R.A.M. has been a top player in Detroit for more than three decades

While R.A.M. Produce Distributors LLC has earned its reputation as a leader on the Detroit Terminal Market for more than three decades by distributing the finest fruits and vegetables, including peppers, zucchini, broccoli, Romaine lettuce, berries, kiwi and more, it’s best known for providing customers with the finest tomatoes available.

According to Jim Bommarito of R.A.M.’s sales department, the company is seeing success through tomatoes imported from Mexico and also with locally grown products. Especially popular, he said, are greenhouse-grown beefsteak and vines they offer through Mastronardi Produce.

“The locally grown greenhouse product is becoming a lot bigger,” he said. “People, at least in this area from what I can tell, consumers really appreciate home-grown products and they like to see that in their stores. It gets bigger every year.”

He added that one of the key reasons for the demand of locally grown tomatoes is freshness.

“The quality is excellent because it’s obviously not traveling as far and there’s less time from farm to table, just with the shipping,” Bommarito said.

Organics also remain popular, but they can be hard to come by because they are harder to grow. And when it comes to variety, Bommarito said there are a “ton” of different varieties, and they are all selling, including multi-colored cherry tomatoes.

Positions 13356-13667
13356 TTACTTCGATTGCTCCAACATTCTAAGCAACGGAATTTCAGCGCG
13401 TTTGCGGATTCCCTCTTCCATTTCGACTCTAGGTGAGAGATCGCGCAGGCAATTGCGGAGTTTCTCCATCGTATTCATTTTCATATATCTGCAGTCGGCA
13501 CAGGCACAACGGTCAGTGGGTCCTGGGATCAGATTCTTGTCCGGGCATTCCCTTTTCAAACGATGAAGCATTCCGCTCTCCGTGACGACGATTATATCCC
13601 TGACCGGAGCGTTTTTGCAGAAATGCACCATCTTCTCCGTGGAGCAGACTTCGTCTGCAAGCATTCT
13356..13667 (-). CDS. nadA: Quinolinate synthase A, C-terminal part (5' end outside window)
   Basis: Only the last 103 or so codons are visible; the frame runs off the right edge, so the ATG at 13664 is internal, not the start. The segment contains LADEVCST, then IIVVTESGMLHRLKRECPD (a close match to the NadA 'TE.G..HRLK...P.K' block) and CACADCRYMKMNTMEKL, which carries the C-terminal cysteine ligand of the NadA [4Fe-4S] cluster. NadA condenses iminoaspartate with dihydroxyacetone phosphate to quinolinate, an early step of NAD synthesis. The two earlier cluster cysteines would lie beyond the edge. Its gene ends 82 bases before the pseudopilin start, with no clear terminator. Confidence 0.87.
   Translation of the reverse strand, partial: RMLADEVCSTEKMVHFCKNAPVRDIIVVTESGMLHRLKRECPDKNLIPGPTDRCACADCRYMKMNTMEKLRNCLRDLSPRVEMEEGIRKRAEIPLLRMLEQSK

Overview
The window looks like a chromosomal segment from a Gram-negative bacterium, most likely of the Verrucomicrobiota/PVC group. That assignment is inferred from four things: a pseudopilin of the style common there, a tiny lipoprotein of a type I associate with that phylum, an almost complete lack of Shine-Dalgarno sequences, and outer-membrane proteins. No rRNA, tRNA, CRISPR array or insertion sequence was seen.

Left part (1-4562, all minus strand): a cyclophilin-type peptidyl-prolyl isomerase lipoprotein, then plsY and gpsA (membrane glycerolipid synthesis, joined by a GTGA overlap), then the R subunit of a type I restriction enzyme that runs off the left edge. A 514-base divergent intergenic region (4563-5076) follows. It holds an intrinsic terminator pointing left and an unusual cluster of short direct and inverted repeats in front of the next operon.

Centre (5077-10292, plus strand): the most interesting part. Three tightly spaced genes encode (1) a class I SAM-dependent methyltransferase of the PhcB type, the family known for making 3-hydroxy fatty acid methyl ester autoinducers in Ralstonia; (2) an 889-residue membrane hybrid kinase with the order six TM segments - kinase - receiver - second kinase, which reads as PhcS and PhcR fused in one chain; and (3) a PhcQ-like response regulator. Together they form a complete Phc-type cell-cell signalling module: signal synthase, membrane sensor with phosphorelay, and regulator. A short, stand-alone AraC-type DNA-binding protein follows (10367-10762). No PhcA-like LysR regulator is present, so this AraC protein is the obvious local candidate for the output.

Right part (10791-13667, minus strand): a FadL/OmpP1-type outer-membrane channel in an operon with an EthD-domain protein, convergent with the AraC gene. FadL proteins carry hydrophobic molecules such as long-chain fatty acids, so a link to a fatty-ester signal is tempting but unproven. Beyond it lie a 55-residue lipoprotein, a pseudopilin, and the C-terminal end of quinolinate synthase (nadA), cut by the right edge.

“Honestly, I never thought they would take off,” he said. “There’s yellow, red, a brownish-purple one, and they’re all mixed together. Food service seems to like them and they sell well at retail too.”

The industry faces its challenges, of course, and Bommarito cites recalls as one of the biggest, especially with Romaine lettuce.

“It seems like every time Romaine is $30, there’s a recall on Romaine,” he said. “It’s very expensive because the shippers are saying it’s not their Romaine, and it’s never been one of my shippers. But the media puts out that there’s mass panic and you can’t eat Romaine but they have no idea where it’s traced to. And the CDC puts this out and they have no idea, and they say, ‘don’t eat Romaine’ and I have a cooler of $30 Romaine.”

And even though that lettuce is fine, the recalls scare people off from buying any of the product.

“The whole industry takes a hit for it,” Bommarito said. “It still hasn’t responded from the last recall, which happened three months ago.”

On the plus side, Bommarito says the city of Detroit is experiencing exciting times, including a thriving dining scene, which has been a boon for business.

“There are a lot of new fine dining establishments; every week they seem to be opening a new higher-end white-tablecloth restaurant, and they’re all doing well,” he said. “I don’t think people are cooking at home as much. The Grubhubs of the world are helping the food service industry grow. You can get whatever you want without leaving your house.”

He described Detroit as an extremely competitive market, and said that R.A.M. Produce’s rich legacy of success is due to simple hard work.

“It’s not a business you can stay home with, you have to work it,” Bommarito said. “You have to have people who are willing to work, from the guys who pull orders and sales people and buyers, they all work a lot of hours. That’s the key to this business, if you work hard, you should make it.”

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